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I've got a 1.5 inch track and am looking for more traction. With my 1200 the track spins too much. I have an old track of the same width that's in pretty good shape. I wanted to cut off the paddles on the old track and somehow glue or bond them to the track on my sled. I won't have to remove the track just raise the end and do one at a time.... I have used some really strong glues, I've used windshield urethane and other bonding glues and they are really strong. I was thinking that a hand torch might work? Like to melt it a little then stick on the extension.....

I know it sounds crazy but I don't have a lot of money to spend on a new track and trying to figure out a way to get more traction.....

Has anyone done this?
 

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2nd Whore in command
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Hmmm, this sound interesting. I cant see it working or holding up very long but you wont know unless you try I guess.

Im surprised the 1.5" is spinning so much?
 

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Yeah I really don't see the lugs staying on. You say you're strapped for cash, but you should be able to find a used track for a decent price then sell your old one.

But by all means give it a shot and let us know how it goes, I imagine you'll ruin your current track and but out even more money than if you just found a used 1.75 to start.
 

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You will most likely throw the balance of the track off to the point the vibrations will be very bad. Especially if they start coming off.

Sent from my iPhone using Tapatalk
 

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Discussion Starter · #9 ·
So if I can get the extension to stay on ( was actually thinking of using an air stapler) then I might have a balance problem... What do you think if I did every other paddle and put the extension on that, that might lessen the balancing issue but still get me some more traction?
 

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I'd bet if it could be done, somebody would be selling a kit to do it, or at the very least have a Youtube video how to do it. I suspect because most tracks use composite materials, specifically Kevlar these days, you can't just go melting and molding them. You cannot simply melt and heal a rubber/kevlar composite that was probably created at a precise temperature followed by a precise curing process.

Science_zps3en2ptba.jpg

You are looking at a couple problems, all stated above. You will likely wreck your track, wreck the other track (who cares about that ) and in the end have such an out of balance track you may have issues using it at all, to say nothing of the safety aspect. I think it's a great thought, but there's no way.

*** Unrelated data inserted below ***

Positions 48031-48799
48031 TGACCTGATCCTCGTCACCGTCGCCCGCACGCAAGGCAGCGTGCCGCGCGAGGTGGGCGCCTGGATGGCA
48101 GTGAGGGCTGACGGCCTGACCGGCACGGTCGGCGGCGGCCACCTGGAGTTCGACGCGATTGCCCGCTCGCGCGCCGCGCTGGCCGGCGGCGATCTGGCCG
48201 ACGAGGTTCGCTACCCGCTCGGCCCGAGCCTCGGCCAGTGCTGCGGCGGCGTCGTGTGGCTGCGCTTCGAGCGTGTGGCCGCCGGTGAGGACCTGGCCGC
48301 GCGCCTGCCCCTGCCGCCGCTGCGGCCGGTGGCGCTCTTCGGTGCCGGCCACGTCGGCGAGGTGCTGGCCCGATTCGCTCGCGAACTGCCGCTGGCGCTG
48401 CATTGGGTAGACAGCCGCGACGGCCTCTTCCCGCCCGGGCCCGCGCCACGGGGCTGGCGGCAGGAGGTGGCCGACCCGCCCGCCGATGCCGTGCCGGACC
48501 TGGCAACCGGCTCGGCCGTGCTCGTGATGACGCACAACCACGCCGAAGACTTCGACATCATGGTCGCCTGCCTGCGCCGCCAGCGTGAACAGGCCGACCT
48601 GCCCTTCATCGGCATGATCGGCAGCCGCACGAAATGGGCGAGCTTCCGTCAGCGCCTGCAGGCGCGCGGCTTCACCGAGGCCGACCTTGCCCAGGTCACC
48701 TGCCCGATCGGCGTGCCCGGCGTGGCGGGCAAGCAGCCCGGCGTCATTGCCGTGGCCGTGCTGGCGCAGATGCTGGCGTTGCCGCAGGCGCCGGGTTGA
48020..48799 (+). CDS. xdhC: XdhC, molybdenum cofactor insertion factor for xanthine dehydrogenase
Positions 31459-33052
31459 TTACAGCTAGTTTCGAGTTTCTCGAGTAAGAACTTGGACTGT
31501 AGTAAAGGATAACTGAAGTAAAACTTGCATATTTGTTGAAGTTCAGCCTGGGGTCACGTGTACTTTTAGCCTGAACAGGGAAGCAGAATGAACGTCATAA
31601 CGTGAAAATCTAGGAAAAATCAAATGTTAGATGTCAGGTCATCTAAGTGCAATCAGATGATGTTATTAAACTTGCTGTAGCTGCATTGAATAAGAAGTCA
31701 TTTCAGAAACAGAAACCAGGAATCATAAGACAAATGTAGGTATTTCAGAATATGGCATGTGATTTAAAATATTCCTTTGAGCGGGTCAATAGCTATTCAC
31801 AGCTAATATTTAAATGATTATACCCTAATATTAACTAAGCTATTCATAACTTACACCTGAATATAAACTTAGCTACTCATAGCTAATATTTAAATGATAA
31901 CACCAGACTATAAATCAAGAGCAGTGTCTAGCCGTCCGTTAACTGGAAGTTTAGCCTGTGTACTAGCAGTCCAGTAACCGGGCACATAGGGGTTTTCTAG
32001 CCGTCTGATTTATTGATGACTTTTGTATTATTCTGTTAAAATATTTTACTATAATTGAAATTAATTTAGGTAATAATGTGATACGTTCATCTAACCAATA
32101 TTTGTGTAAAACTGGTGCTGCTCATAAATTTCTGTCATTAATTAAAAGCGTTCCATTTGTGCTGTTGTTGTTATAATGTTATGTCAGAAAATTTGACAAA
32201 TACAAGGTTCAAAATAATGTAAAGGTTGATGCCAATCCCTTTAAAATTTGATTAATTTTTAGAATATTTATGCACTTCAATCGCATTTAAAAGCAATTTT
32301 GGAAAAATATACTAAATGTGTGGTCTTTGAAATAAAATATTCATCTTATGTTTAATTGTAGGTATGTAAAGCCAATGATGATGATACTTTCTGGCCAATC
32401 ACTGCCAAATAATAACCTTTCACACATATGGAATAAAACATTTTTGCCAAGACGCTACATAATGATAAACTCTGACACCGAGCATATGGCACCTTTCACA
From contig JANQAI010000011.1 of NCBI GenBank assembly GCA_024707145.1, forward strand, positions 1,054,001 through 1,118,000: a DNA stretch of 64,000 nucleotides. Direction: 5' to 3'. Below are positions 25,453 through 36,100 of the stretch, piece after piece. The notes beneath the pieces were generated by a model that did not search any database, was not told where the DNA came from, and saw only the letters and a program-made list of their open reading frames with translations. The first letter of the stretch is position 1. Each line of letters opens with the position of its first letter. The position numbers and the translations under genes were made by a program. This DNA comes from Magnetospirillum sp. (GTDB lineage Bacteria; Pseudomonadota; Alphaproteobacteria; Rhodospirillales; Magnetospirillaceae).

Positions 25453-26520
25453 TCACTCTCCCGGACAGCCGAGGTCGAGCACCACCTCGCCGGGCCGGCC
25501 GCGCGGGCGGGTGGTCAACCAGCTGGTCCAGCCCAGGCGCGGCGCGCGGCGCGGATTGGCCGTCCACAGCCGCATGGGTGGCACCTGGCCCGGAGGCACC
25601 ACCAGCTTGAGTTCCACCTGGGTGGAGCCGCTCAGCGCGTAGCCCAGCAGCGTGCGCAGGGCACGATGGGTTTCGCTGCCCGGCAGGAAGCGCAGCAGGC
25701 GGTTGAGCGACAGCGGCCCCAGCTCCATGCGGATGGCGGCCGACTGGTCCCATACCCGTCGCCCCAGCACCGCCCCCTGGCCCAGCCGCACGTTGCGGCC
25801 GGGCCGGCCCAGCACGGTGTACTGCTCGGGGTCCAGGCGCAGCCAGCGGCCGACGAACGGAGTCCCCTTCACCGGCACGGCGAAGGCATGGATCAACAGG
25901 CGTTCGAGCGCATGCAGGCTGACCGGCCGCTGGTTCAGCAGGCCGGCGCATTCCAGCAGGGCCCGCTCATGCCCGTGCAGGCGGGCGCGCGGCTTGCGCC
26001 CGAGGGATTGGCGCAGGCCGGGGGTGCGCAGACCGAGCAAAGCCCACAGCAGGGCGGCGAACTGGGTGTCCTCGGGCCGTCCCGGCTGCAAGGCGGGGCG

What will happen? "UDLOSE". :laugh_old:
 

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If your 1200 won't hook up buy new/ bigger torsion springs. You'll be amazed at what that does for traction.
 

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What a great idea, glueing or stapling paddles to a track. I don't see why that wouldn't work great. Have you thought about what length of studs you're gonna use too? Might I suggest you try about 196 stove bolts 1/4 inch longer than your paddles you could even paint the bolts to give it a one of a kind look. Once you get that track padddled and studded up your gonna need to get some more aggressive carbides on your skis, you should be able to pick up some angle iron fairly cheap.
 

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This is an expensive sport, you try to cheapen it and you spend much more money and more of your time fixing it again. I've seen it first hand many of times.
 

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I thought it was a good idea and have decided against stapling. I have a power stapler and think it might work but thinking that the extensions if they came off might hit someone behind me? If they had staples in them it might be a pretty had idea.....when you don't have the money for a new track sometimes you have to think of different solutions....
 

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I can remember not too many years ago track's used to be rivited together with steel cleats and when them things came out at speed woh look out. I was helping my brother one time clean his sled out (he was holding it up) when one of them cleat's came out, Drove that cleat half way through the one inch thick door. :cool_old:
 
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